Social stories can be a powerful tool for any parent, caregiver or educator who has found themselves in a situation where they need to provide special education to a child. Such stories can be useful in the learning process, but they also show children and their caretakers that anyone can lead a comfortable and positive lifestyle by learning through such stories.
Whether your child has ADHD, autism, or any other relevant diagnosis, using social stories will definitely be helpful. If you are new to writing such stories, follow this guide to help you get started and begin creating powerful social stories.
#1 Understand What Social Stories Are
First of all, what are social stories exactly and why do you need them? Social stories have their beginnings in 1991 when Carol Gray first created and coined the concept. At their core, social stories are short descriptive texts that focus on a particular situation, event, or activity that a child could find themselves in. They include specific information about what the child can expect, how they should react, and so on.
The primary purpose of social stories is to prepare children with special needs for different real-life situations. Social stories can help with:
- Developing self-care skills (e.g. personal hygiene), social skills (e.g. saying thank you), and academic abilities
- Explaining how other people behave in certain situations
- Explaining how a child with special needs behaves in certain situations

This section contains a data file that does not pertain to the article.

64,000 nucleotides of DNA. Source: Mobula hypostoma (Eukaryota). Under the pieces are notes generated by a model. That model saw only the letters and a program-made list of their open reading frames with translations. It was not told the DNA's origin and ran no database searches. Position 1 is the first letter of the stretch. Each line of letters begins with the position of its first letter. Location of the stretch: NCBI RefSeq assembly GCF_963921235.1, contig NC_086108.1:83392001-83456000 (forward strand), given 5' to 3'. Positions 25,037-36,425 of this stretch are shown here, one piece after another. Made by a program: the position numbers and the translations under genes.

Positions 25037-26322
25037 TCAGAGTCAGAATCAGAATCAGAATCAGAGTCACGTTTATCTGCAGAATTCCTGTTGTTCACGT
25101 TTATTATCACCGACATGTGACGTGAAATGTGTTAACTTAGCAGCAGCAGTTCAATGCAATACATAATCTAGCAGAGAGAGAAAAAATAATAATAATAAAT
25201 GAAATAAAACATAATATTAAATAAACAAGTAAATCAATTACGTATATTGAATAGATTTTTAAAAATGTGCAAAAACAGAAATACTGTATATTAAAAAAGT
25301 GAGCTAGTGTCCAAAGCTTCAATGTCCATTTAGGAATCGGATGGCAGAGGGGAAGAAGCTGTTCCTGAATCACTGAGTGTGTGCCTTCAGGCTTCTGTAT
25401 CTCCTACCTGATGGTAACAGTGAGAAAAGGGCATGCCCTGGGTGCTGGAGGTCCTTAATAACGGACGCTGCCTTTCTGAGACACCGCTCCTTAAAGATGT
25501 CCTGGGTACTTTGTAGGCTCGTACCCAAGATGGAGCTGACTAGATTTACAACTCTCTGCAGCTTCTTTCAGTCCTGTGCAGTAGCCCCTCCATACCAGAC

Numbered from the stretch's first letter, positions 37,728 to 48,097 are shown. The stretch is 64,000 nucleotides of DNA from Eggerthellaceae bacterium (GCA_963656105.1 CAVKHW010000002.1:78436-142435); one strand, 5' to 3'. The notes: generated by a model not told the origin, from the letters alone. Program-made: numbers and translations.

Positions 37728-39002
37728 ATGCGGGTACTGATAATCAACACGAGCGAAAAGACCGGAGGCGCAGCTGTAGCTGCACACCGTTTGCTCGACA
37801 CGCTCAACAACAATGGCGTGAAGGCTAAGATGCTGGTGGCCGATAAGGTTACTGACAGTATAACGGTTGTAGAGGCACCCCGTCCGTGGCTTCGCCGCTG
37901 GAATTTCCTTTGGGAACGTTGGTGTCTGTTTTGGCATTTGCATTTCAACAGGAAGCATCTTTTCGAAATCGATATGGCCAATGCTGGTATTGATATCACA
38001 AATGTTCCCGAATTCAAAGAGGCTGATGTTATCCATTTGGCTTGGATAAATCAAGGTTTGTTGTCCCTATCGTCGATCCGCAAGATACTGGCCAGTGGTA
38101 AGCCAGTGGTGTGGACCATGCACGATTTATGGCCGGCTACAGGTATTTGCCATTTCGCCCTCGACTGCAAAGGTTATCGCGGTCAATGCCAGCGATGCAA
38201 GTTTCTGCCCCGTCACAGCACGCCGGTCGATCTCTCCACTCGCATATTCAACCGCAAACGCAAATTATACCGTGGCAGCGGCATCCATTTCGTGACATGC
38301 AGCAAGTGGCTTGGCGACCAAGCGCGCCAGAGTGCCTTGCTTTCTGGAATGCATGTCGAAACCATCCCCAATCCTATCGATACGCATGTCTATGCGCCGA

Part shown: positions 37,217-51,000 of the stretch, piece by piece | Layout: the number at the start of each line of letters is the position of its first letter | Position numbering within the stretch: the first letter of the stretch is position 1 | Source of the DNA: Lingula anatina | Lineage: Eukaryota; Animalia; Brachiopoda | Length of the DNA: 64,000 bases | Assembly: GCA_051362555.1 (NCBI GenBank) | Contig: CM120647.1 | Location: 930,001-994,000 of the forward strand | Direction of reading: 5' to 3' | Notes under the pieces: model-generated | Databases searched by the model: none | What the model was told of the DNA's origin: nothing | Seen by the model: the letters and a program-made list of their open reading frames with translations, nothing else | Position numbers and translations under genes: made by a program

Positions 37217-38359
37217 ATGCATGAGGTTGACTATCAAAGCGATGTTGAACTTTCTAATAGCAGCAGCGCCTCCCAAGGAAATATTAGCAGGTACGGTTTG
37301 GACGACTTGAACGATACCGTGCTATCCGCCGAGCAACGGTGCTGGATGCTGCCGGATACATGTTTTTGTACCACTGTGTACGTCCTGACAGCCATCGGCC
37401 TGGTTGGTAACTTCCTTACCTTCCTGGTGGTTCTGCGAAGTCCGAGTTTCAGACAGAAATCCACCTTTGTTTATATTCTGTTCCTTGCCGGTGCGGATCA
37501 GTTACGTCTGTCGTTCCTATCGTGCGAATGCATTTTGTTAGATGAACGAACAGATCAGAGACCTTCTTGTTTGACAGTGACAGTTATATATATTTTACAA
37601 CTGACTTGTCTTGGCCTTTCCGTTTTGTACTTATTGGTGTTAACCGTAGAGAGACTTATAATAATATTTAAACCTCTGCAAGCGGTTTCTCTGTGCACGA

- A child with special needs coping with changes in routine or distressing events
Because social stories deliver information in a very direct and clear way, they can be very effective in achieving their purpose. Interestingly, social stories can be useful to parents as well because they help parents better understand their children and find the best approach in every particular case.
#2 Remember the Key Components of Social Stories
Every good social story needs to have multiple key components that help the story achieve its goals. Here are the seven key components every social story must have:
- Descriptive: Use the 5Ws (Who, What, Where, When, Why) to describe the situation to the child so that they can identify the situation when they find themselves in it.
- Directive: Write clear instructions about what the child should do and how they should respond when they get into the said situation.
- Perspective: Describe the child’s perspective in this situation and their possible thoughts, feelings, and emotions.
- Affirmative: State a common value, opinion, or fact to emphasize a particular point or rule that the child should understand.
- Cooperative: Explain what the actions of other people in the situation will be after the child responds to the said situation in a particular way.
- Control: Write about a technique the child can use to take a moment to think about their next actions and act appropriately in the situation.
- Partial: Add a blank to your story where the child can fill in their own guess about their next actions. This will encourage the child to act independently.
#3 Start with Something Familiar
When you start thinking about the situation, event, or activity you want to use for your story, it’s better to start with something familiar. This should be both something familiar to you and to your child.